• Jaundice (yellowing of the skin)

E.Coli and Salmonella are two of the unpleasant germs that can be contained in poor cattle. Both can be fatal in extreme situations, but they are frequently treatable. Food poisoning is still a horrible experience that no one wants to have. Substantial amounts of beef have been recalled several times due to Salmonella contamination. In the illustration above, you can see how one infected batch of beef can sicken hundreds of people.

A food poisoning epidemic in 1995 is one example of this. A poor batch of beef jerky was created in New Mexico, and it was infected with Salmonella bacteria. Two persons fell seriously ill, and the government deemed it necessary to warn all New Mexico customers about the danger. Fortunately, this incident was limited to a single brand, and a recall was issued before many individuals became ill.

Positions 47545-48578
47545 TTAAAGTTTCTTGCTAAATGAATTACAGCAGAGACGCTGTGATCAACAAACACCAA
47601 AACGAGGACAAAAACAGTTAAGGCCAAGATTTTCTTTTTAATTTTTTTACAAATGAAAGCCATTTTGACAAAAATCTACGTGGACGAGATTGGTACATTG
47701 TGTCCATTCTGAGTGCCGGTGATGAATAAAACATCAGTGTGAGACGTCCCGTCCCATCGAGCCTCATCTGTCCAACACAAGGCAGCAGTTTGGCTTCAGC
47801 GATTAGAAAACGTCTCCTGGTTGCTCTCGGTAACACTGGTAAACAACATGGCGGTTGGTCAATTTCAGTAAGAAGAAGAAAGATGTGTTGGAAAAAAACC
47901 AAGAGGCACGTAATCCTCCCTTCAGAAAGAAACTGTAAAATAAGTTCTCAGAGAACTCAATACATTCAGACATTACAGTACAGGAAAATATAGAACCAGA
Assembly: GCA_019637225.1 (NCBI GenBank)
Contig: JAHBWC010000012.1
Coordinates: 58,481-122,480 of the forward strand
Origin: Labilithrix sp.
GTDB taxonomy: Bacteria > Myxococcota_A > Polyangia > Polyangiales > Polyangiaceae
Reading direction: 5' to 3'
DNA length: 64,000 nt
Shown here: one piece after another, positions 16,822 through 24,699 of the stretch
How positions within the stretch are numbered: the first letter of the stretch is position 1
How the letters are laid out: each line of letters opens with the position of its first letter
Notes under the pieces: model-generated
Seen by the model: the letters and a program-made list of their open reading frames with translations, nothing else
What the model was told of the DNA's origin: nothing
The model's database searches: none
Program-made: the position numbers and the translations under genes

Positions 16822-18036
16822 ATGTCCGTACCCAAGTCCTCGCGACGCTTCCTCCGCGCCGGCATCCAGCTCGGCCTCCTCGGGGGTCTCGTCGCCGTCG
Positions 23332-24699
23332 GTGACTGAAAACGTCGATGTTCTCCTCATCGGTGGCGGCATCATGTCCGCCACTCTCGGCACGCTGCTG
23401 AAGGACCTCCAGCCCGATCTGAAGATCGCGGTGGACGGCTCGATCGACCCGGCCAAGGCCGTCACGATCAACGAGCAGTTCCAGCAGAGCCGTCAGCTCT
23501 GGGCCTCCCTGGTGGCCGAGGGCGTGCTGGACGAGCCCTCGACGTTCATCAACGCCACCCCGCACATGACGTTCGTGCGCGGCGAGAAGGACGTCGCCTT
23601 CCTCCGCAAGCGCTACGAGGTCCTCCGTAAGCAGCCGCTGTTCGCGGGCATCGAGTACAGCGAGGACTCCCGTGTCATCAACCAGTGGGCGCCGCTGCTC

How Long Does Beef Jerky Last?

According to USDA guidelines, commercially packed beef jerky can be stored for 1-2 years before becoming dangerous for human consumption. It’s worth noting that homemade beef jerky doesn’t last as long as store-bought jerky.

Commercial jerky is produced using a rigorous and government-regulated technique that preserves beef better than other methods. On the other hand, Homemade jerky is typically prepared in a heated oven or a small food dehydrator. These methods are ideal for making edible jerky, but the finished product will only last up to two months.

Way to Extend the Life of Your Beef Jerky

You can do a few things to make your beef jerky last longer. All of these methods will extend the shelf life of your jerky, but you should always do a “smell test” before consuming any of it. Food poisoning is so unpleasant that you should avoid it at all costs.